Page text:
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Indigenous research methodology – weaving a research interface

Courtney Ryder, Tamara Mackean, Julieann Coombs, Hayley Williams, Kate Hunter, Andrew J. A. Holland, Rebecca Q. Ivers

2020 Australia

Indigenous research Knowledges and methodologies have existed over millennia, however it is only recently that Indigenous scholars have been able to challenge institutional Western hegemony to reclaim sovereignty in the research space. Despite the high volume of quantitative research describing Aboriginal and Torres Strait Islander health, there has been limited evaluation of the value added through incorporation of Indigenous Knowledges and methodologies. ‘Research at the interface’ has been discussed as an Indigenous research methodology for researchers to contextualise and inform their research practices, between Indigenous and Western systems of knowledge. In this article we address the significance of ‘research at the interface’ for Aboriginal and Torres Strait Islander research, as an exciting opportunity for innovation to ensure strength, self-determination and resilience for Aboriginal and Torres Strait Islander communities engaged in research. We also introduce weaving a methodology for ‘research at the interface’ as a process for conceptualising Indigenous and quantitative research methodologies at the interface.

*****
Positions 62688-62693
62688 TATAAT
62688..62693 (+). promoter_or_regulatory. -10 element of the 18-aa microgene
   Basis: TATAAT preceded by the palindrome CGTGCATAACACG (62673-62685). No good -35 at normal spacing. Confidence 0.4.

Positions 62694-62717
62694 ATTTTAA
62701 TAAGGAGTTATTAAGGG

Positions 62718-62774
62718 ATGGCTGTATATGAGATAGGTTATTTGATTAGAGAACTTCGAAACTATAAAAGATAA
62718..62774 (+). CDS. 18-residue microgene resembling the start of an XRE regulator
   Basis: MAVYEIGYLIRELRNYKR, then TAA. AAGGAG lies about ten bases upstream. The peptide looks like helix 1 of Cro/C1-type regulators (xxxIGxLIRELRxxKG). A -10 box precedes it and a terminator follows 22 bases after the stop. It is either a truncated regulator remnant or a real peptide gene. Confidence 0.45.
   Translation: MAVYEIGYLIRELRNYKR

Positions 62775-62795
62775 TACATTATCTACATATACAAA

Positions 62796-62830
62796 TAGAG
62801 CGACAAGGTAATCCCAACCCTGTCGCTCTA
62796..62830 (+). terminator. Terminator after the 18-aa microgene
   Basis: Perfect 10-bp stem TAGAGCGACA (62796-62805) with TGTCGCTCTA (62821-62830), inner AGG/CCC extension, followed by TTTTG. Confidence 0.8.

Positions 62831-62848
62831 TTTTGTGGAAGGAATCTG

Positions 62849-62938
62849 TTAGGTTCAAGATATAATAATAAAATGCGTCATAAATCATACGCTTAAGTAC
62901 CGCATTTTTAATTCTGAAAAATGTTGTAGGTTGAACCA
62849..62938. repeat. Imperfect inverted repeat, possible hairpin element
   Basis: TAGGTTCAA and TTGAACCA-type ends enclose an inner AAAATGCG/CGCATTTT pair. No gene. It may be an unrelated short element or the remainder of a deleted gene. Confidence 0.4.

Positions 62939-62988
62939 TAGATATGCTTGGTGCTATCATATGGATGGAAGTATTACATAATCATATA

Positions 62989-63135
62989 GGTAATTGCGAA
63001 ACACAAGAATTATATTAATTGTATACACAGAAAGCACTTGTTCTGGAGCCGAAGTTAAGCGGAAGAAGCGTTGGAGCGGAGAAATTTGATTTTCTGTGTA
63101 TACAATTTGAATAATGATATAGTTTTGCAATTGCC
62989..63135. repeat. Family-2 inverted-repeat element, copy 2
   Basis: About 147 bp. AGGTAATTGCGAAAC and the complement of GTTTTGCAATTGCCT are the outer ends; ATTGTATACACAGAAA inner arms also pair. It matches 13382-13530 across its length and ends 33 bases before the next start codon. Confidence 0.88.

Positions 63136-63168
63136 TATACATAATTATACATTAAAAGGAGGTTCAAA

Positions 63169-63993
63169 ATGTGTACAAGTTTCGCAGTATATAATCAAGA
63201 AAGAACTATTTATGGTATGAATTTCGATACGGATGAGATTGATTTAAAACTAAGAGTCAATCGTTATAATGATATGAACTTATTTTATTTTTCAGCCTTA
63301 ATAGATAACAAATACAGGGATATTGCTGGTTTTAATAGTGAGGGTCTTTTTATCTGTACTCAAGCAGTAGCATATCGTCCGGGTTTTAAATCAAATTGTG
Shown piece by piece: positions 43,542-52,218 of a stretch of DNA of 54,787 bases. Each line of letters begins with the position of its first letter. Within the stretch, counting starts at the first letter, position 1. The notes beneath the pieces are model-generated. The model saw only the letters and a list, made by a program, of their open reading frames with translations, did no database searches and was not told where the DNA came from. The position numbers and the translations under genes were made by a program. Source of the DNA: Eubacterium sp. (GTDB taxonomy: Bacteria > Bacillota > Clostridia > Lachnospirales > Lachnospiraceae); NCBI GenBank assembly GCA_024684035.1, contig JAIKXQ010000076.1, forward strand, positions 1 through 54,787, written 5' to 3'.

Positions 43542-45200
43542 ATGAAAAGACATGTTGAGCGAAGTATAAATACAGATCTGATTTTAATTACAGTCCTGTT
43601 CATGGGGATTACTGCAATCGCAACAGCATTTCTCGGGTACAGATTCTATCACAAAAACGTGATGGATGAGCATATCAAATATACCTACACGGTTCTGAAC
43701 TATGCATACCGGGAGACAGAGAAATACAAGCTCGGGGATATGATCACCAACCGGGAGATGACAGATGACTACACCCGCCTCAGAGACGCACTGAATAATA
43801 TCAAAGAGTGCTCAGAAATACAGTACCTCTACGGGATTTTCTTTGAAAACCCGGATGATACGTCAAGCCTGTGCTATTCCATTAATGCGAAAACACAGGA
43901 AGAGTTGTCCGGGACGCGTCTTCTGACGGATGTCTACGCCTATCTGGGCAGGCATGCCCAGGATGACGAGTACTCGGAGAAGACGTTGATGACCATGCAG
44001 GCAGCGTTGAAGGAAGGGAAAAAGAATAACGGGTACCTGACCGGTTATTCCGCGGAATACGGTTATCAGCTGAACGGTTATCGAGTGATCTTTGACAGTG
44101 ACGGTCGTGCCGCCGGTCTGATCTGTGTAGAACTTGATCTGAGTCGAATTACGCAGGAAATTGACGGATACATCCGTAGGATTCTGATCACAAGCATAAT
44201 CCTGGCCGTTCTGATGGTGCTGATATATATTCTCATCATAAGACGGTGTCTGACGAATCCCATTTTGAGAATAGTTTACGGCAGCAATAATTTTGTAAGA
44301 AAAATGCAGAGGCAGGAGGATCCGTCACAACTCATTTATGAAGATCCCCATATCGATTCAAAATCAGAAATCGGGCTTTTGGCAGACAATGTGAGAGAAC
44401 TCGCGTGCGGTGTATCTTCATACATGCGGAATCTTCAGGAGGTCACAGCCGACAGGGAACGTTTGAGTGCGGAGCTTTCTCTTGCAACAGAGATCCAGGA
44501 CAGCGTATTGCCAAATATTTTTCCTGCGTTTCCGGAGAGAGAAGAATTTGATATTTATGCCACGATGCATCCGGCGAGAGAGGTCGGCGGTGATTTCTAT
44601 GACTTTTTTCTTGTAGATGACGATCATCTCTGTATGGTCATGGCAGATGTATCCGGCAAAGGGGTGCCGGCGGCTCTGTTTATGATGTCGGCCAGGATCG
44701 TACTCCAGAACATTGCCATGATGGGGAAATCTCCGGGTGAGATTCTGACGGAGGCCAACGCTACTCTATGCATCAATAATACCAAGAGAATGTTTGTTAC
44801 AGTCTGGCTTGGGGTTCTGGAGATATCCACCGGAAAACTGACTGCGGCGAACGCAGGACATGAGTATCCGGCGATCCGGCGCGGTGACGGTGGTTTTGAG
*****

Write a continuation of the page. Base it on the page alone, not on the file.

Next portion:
Indigenous research; quantitative research; interface research; public health